The security cameras also have a built-in photo cell that detects light. When the sounding light levels get too low, the infrared IR’s will turn on automatically.

On some cameras you can actually see the LED’s emitting a slight red glow when the IR’s turn on. Many CCTV installers will test whether or not a camera is getting power by cupping the front of the lens with their hands. By doing this it blocks the light and turns on the IR’s. If you peek into your hands while the IR’s are on and can see the red glow, that lets you know that the camera is getting sufficient power.

A Little Help
Most CCTV cameras have a maximum IR distance. This is basically the distance that the camera can see at night. The more powerful the IRs are the greater the distance the camera can see.

The infrared light source does not have to come from the camera itself. Many security cameras will detect any available infrared light in the surrounding area.

Whitelight

If you have a camera that does not have Infrared IR’s built-in or IR’s that do not have enough power to see the distance you desire, you can use an IR Illuminator. IR Illuminators are basically like big IR flood lights that can be mounted next to the camera, or in any location within the cameras field of view that you want illuminated. Similar to built-in camera IR’s they have a photo cell and will turn the IR’s on and off automatically.

Who’s There?
Some cameras use a more simple approach to be able to see at night.They use a built motion detector. When the camera detects motion a “White Light” or “LED” turns on and illuminates the surrounding area, similar to turning on a very bright flashlight.

Some Interesting Facts
Fact: Some Snakes have special organs that allow them to see Infrared. This enables them to strike their pray precisely regardless of the light conditions.

Pop Culture: In 2002 the video game “Tom Clancy’s Splinter Cell” was released. It featured Sam Fisher, a special agent for the NSA as the main character. It was one of the first video games to encourage the player stay in the shadows, sneak up on their enemies and take them out silently, instead of running out in the open with guns blazing. Ironically 2 of his most powerful weapons were night vision & thermal vision.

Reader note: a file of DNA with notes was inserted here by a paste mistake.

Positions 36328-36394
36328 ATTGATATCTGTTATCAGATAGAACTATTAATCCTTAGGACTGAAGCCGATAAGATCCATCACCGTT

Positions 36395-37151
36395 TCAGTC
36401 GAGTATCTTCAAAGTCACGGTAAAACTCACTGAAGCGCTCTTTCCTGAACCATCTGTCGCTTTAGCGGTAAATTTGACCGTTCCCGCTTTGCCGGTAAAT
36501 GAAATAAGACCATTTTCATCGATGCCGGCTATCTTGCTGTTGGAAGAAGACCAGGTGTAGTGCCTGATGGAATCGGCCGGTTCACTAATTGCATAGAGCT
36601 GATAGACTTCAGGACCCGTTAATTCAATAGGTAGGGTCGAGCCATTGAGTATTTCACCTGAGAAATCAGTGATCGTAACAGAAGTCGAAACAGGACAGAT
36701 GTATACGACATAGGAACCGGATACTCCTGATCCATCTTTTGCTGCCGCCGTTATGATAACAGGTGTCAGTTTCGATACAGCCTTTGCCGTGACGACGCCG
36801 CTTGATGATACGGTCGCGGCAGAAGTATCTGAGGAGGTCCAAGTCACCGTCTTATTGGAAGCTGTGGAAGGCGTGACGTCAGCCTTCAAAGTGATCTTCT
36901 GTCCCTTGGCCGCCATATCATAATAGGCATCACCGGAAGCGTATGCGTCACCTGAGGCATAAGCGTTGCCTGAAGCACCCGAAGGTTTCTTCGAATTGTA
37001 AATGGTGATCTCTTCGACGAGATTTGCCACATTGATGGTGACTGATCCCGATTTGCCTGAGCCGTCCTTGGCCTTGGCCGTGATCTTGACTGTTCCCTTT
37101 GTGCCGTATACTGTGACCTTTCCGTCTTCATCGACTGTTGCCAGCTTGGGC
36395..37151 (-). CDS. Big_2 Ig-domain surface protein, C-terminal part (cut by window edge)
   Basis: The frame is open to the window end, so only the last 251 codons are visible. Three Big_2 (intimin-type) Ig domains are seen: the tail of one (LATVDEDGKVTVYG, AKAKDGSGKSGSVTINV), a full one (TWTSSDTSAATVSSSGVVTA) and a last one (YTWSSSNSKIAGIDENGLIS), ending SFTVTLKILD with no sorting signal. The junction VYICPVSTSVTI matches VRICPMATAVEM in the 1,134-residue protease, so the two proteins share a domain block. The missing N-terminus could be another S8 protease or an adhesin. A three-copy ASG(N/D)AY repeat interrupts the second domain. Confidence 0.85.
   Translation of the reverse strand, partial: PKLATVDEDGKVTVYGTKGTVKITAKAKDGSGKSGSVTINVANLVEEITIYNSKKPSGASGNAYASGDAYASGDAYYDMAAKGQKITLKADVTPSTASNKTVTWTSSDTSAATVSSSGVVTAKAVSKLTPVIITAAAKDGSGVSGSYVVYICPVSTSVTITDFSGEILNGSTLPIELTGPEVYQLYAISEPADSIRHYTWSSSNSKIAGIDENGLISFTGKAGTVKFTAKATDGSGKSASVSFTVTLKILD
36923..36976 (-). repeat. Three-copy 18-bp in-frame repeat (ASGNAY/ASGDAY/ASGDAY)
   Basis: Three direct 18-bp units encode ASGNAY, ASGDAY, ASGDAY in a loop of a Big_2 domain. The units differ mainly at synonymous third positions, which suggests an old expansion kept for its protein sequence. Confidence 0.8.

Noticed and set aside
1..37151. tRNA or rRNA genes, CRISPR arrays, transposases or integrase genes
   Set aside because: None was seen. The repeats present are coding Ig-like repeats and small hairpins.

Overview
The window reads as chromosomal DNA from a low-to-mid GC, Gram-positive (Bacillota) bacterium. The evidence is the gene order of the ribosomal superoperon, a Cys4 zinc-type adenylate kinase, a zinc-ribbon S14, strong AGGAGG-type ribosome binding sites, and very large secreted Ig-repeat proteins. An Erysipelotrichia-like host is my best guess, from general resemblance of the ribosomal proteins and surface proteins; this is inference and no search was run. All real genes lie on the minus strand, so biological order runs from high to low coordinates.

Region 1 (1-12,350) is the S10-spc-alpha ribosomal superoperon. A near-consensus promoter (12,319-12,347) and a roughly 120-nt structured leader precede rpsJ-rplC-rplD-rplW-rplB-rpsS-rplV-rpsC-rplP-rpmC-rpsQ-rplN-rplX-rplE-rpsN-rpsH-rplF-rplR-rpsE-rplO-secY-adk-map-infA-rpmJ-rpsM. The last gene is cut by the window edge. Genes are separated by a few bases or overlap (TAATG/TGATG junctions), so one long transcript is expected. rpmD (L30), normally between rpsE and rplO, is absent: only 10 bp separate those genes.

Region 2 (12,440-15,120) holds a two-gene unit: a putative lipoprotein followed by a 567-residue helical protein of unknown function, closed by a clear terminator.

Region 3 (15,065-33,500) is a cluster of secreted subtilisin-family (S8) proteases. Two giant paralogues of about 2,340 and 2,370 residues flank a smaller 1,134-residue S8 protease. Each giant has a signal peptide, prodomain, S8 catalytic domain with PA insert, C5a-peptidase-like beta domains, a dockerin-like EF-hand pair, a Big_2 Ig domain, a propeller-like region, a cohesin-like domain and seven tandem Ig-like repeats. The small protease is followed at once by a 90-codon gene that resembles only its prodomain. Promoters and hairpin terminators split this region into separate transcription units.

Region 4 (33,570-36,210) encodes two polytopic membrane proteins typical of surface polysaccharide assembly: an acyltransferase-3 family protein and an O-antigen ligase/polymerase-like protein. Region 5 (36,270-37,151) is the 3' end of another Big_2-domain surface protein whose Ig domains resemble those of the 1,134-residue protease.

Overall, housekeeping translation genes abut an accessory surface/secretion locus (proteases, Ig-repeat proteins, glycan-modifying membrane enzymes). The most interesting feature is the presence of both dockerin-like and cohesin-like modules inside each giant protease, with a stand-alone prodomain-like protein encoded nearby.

snake

In Conclusion
The next time you find yourself stumbling around in the dark, just remember that how many different types of “Night Vision” there are. Humans have come up with a verity of methods to achieve artificial night vision. Some animals are equipped with biological night vision and it is prevalent in areas such as the military, home security and even in video games.

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Common Issues With IR (Infrared) Dome Security Cameras

Written By:
Monday, September 26th, 2011

Common issues with IR Dome Cameras

This is a demonstration of issues you might find with IR Dome Cameras.

  1. If you noticed in this snapshot, you will see white spots around the image. This is caused when the lens is pointed straight up almost at 90 degrees. The lights are OFF and the IR’s are to close to the edge of the vandal dome housing. The light from the IR’s are bouncing back producing this issue.

Figure 1

Demonstration of camera been to closed to the edge of the camera dome cover

Figure 2

To fix this issue you must move the camera lens down to a point that the IR LEDs are not close to the edge of the dome cover. After you have the camera positioned away from the edge of the cover, the image should look like this:

Figure 3

  1. Another issue you might encounter after mounting this type of cameras are smudges and haze in the image. This issue is caused by having finger prints or dirt in the clear cover of the dome camera. This is an example of how it will look like when the dome is dirty:

Figure 4

I will be cleaning the surface of the camera with a microfiber cloth. It is recommended to use this type of cloth to clean the camera, because it will prevent scratches that might cause the IR’s to bounce back.

Right about to clean the camera

Camera image after cleaning the cover

There are many other issues that can cause IR reflection or bounce back. This includes:

  • The dome cover is not bolted in tight enough.

  • The rubber seal between the lens and the dome cover is not flush against the clear dome cover.

  • Another IR camera is in the field of view of this security camera and is causing white out areas.

  • There is a reflective surface above, below or in front of the security camera that is reflecting the IR light back into the camera.